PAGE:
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Designing and building a new research laboratory is a challenging feat in itself, but when you are a company involved in manufacturing life-saving prognostic tests, the project becomes much more than just a challenge. This was the situation Aureon Laboratories faced six years ago.
Based in Yonkers, N.Y., Aureon develops personalized, predictive cancer tests and provides contract research services to assist biopharmaceutical companies in developing effective cancer treatments. Aureon incorporates a team of scientists and medical doctors who are specialized in molecular pathology, sophisticated image analysis and advanced mathematics in order to apply a systems pathology approach to better understand and determine which patients’ prostate cancer will recur, how aggressive their disease will be and patient response to treatment. Although Aureon’s initial tests focus on the prostate cancer market, future tests shall address other solid tumors such as breast, lung, colorectal and bladder cancer.
Testing the Water
The water used in clinical testing and research must be extremely pure. Tap water often contains particles, dissolved organics and dissolved inorganics that can have a negative effect on the results of critical laboratory test methods. In order to remove these contaminants, the water must be treated with a combination of technologies to meet the laboratory’s final purity level. Depending on the application, the water may require further treatment to establish an even greater level of purity.
Aureon’s laboratory water is used for research and development and it prognostic testing purposes, and must meet the American Society for Testing and Materials (ASTM) Type I reagent-grade water specifications. ASTM specifies that Type I water must have a resistivity of 18 megohm-cm, a maximum bacteria count of 10/1,000 mL and an endotoxin level less than 0.03 EU/mL. The water Aureon uses for general purposes, such as washing and rinsing glassware, can be ASTM Type II water quality.
“We require high-purity water for our many molecular pathology, DNA, RNA and protein applications, including the diverse tissue processing technologies,” said Dr. Charles J. DiComo, director of laboratories for Aureon. “We also carry out commercial processing and contract work, so we have to consistently hit our specifications.”
The Central System
Aureon purchased a complete laboratory water treatment system in August 2002 to meet its water specification requirements. Incoming city water is fed to a central treatment system that consists of multimedia, carbon and softening pretreatment systems, 1-micron filtration and a 75% recovery reverse osmosis system feeding a 250-gal storage tank.
The water from the tank feeds two 25-gpm distribution pumps and is then sent to two parallel (four total) mixed-bed tanks, a 25-gpm ultraviolet system (UV) and 0.2-micron filtration. The entire system is controlled and monitored by a central programmable logic controller that monitors all operational functions.
From the central treatment
system, the water is sent through a 1-in. polyvinylidene fluoride (PVDF) loop piping system, which feeds two glassware washers, a high-purity clean steam generator and 10 point-of-use (POU) faucets and laboratory water treatment systems located in various labs.
A PVDF gooseneck faucet is at the sink in each lab and supplies general-purpose deionized Type II water, while the POU system supplies Type I water. There also is a POU system installed in a walk-in freezer box where the temperature is only 33°F. An extended loop feeds tissue staining devices and a darkroom.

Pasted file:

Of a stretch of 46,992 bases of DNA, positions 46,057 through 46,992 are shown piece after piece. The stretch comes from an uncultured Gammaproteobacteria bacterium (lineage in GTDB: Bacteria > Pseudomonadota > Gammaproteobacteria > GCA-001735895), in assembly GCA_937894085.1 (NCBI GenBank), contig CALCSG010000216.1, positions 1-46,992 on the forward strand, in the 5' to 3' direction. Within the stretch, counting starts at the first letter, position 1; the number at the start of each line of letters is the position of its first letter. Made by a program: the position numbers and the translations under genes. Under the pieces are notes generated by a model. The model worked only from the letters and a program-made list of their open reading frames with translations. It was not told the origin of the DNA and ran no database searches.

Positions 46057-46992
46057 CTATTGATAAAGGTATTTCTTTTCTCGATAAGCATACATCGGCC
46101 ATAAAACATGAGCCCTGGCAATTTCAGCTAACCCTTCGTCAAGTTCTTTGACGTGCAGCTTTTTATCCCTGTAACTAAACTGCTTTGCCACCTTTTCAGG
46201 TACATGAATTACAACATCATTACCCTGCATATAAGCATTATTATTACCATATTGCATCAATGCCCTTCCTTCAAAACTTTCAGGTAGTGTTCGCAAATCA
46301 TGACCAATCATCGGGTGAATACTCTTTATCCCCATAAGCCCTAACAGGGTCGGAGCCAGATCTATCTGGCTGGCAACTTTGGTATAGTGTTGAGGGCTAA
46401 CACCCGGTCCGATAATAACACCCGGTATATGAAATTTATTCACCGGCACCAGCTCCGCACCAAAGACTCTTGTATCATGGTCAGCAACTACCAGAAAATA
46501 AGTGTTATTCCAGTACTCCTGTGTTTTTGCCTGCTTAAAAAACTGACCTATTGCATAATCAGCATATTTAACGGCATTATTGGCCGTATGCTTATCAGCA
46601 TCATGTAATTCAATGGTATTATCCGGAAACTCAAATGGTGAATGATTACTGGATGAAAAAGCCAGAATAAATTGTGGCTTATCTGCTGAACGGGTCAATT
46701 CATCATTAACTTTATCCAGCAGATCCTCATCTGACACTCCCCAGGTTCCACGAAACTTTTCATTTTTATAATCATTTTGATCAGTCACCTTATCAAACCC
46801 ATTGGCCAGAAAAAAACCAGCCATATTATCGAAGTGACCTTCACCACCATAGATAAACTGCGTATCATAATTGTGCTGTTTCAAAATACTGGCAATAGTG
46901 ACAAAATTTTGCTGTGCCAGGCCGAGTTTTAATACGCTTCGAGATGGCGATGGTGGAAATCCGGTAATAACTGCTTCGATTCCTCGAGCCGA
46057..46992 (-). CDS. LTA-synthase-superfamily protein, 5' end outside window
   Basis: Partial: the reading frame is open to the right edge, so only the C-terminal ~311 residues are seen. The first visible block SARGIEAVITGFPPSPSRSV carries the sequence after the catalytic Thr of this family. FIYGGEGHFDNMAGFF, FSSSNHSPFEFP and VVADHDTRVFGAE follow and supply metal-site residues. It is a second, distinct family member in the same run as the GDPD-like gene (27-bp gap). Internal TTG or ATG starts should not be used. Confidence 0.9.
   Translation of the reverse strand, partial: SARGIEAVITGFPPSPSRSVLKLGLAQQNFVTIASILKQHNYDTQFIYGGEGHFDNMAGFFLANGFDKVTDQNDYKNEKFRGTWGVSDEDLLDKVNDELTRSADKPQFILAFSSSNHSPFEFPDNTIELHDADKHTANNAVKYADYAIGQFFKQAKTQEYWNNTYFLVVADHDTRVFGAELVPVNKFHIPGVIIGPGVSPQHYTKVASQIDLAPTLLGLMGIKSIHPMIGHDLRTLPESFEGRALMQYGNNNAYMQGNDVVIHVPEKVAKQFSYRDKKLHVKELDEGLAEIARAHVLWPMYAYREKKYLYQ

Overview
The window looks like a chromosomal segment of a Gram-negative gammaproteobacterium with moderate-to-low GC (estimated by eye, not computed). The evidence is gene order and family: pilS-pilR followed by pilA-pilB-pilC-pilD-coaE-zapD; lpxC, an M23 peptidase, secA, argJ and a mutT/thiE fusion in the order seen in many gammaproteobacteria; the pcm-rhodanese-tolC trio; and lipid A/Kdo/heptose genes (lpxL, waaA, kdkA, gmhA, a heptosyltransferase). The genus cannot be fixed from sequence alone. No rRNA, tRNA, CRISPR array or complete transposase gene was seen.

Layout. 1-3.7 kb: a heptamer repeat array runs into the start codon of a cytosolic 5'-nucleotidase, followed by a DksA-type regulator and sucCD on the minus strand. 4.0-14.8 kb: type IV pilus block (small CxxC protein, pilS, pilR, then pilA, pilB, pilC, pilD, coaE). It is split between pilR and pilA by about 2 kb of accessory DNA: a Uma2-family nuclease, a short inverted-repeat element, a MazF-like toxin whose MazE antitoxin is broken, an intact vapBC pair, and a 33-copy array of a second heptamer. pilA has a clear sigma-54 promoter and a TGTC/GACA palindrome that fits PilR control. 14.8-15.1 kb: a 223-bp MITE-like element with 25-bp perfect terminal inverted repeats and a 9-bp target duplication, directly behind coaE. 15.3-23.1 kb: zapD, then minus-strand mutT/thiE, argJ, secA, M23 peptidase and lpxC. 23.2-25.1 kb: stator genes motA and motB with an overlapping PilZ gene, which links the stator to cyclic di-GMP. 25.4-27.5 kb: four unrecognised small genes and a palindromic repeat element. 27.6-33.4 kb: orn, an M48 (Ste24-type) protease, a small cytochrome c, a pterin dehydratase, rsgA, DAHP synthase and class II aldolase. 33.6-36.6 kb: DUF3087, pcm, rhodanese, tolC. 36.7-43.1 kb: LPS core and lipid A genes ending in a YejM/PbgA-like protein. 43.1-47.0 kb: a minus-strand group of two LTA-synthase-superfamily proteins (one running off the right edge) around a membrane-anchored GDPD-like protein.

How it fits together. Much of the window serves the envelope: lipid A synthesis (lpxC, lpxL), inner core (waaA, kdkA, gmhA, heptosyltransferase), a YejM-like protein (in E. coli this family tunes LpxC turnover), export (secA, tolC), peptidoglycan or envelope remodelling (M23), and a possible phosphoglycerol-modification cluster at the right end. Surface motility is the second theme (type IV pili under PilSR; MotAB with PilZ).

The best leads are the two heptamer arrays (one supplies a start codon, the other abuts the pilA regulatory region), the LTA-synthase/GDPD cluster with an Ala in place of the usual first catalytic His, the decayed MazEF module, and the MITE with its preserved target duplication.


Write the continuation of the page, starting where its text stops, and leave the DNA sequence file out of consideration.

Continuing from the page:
DiComo turned to Siemens Water Technologies to provide the entire treatment system. In addition to requiring a system that could produce the specified water quality, DiComo also needed equipment that could fit into a tight space. Of the 15,000 sq ft available, 8,500 sq ft was for lab space and even less room available for the central water treatment system.
The polishing systems are the compact PURELAB Ultra systems, designed to produce ASTM Type I ultrapure water for critical biological and analytical laboratory techniques. This system incorporates DI, UV and ultrafiltration (UF) technologies. Pretreated water from the central water treatment system enters the PURELAB system and flows through the DI cartridge pack, which consists of two DI cartridges. A dual-wavelength (185-nm and 254-nm) UV sterilizer between the two DI cartridges oxidizes the organics that made it through the first DI cartridge and kills bacteria and reduces the total organic carbon.
The water then enters a 5,000-nominal molecular weight UF cartridge that removes pyrogens. The quality of the water exiting the system is 18.2 megohm-cm. A PURELAB system was installed in the walk-in freezer box so that scientists performing nucleic acid- and protein-purification protocols would not have to leave the area to get high-purity water or worry about the water purity degrading in transit from another lab. To prevent the water from freezing, the system remains in recirculation mode at all times.
In order to ensure that the equipment performs at its peak level at all times, Aureon has a preventive maintenance agreement that covers the lab water equipment. “With a laboratory our size, which is the life blood of our business, we need to maintain these systems,” DiComo said. “Who better than the experts who designed and installed the system to come in and service it?”
Under this agreement, the services Siemens provides include system and loop sanitization, cartridge replacement and water quality testing. Aureon lab personnel, as well as an outside firm, test the final product water for bacteria in addition to the testing that Siemens does to ensure it consistently meets specification.
An article on Aueron’s laboratory appeared in R&D Magazine, December 2007.